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M.Besant E.Walter
Jerusalem, the city of Herod and Saladin


Sir John Froissart's Chronicles of England, France, Spain and the Ajoining Countries from the latter part of the reign of Edward II to the coronation of Henry IV in 12 volumes 

Chronicles of Enguerrand De Monstrelet (Sir John Froissart's Chronicles continuation) in 13 volumes 

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M.Besant E.Walter
Jerusalem, the city of Herod and Saladin
page 174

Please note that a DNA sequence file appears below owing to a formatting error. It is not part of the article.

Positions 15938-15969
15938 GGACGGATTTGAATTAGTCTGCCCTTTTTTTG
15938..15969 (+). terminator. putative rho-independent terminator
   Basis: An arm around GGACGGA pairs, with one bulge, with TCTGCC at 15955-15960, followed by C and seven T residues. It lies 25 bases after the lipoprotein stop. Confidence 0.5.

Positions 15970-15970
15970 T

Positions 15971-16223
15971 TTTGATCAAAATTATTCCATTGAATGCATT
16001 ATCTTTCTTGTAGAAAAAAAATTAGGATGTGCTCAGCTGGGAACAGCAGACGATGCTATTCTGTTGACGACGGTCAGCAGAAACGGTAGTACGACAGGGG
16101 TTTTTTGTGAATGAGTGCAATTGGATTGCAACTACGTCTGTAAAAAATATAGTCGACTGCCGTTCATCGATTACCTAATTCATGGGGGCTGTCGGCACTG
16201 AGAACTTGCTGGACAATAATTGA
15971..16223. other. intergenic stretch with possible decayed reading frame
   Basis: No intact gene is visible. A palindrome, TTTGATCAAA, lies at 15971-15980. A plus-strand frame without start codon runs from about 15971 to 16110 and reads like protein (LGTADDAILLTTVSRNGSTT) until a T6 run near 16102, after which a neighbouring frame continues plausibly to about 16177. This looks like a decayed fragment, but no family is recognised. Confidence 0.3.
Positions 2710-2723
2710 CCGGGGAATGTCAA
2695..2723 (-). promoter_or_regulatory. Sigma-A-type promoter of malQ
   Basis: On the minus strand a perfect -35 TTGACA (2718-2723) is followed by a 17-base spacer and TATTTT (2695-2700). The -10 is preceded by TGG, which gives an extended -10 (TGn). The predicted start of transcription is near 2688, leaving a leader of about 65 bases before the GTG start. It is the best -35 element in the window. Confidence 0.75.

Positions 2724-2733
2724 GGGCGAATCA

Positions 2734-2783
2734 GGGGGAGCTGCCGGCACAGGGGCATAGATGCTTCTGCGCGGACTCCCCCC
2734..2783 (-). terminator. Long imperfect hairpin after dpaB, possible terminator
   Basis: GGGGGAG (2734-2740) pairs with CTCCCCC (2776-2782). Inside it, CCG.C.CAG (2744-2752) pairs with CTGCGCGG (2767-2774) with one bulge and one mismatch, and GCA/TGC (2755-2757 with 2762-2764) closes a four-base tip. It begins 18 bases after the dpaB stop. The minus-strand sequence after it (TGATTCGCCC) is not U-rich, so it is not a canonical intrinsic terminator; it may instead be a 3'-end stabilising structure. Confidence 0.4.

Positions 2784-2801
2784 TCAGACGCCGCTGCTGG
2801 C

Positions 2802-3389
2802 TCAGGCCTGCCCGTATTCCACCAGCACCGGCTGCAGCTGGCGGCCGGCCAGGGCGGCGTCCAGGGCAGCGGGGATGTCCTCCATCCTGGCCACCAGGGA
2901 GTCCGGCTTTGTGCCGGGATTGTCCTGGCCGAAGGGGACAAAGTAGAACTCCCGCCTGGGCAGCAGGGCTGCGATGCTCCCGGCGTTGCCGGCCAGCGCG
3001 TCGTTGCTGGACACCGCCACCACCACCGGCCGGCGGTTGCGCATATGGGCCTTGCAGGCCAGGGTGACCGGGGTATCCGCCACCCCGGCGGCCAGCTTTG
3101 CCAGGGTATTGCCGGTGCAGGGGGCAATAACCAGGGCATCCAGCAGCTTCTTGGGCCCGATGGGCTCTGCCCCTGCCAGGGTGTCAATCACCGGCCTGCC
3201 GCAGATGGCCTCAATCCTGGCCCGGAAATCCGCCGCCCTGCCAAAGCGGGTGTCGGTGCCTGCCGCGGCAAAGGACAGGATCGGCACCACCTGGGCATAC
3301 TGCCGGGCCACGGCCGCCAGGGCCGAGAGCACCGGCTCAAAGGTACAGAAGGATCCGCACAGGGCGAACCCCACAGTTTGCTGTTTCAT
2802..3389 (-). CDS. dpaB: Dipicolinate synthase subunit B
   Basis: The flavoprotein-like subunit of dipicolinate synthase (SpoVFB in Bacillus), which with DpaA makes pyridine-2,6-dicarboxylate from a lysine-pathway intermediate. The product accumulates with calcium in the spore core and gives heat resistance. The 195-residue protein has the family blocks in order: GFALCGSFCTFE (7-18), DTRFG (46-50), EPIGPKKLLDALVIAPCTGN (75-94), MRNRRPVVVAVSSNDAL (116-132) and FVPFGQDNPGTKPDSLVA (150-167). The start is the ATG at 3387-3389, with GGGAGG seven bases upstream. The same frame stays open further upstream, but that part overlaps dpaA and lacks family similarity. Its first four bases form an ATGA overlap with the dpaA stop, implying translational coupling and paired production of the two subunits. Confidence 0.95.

gence of Baldwin's approach, clamoured for revenge, and Tancred, without much reluctance, gave the order to attack Baldwin's camp. A sanguinary battle followed, in which Tancred's forces, inferior in numbers, were worsted, and obliged to withdraw. The night brought reflection, and the next morning was occupied in reconciliation and promises of friendship. Malmistra was taken, and all the Mohammedans slaughtered, and after a few more exploits, Tancred returned to the army. Baldwin, however, whose ardour for the recovery of Jerusalem had yielded by this time to his ambition, only saw, in the disordered state of the country, the splendid opportunities which it presented to one who had the courage to seize them. Perhaps the sight of the successful Burgundian of Adana helped him to- form projects of his own ; perhaps the remarks of an Armenian named Pancrates, who was always whispering in his ear of the triumphs to be won by an independent line of action. He returned to Godfrey, indeed, but only to try his powers of seduction among the soldiers, whom he incited to follow him by magnificent promises. The princes were alarmed at the first news of his intended defection ; at a council hastily assembled, it was resolved to prohibit any Crusader, whatever his rank, from leaving the army. Baldwin, however, the very night on which this resolution was carried, secretly marched out of the camp, at the head of some twelve hundred foot-soldiers and two hundred knights, accompanied by his Armenian friend. His exploits, until he was summoned back to Jerusalem, hardly concern us here. After taking one or two small towns, and quarrelling with Pancrates, whom he left behind, he pushed on to Edessa, which, by a series of lucky escapes, he entered with only a hundred knights, to become its king. Here he must for the present be left. Meantime, the great army of the Crusaders was pressing on. For the moment it was unmolested. Both Christian

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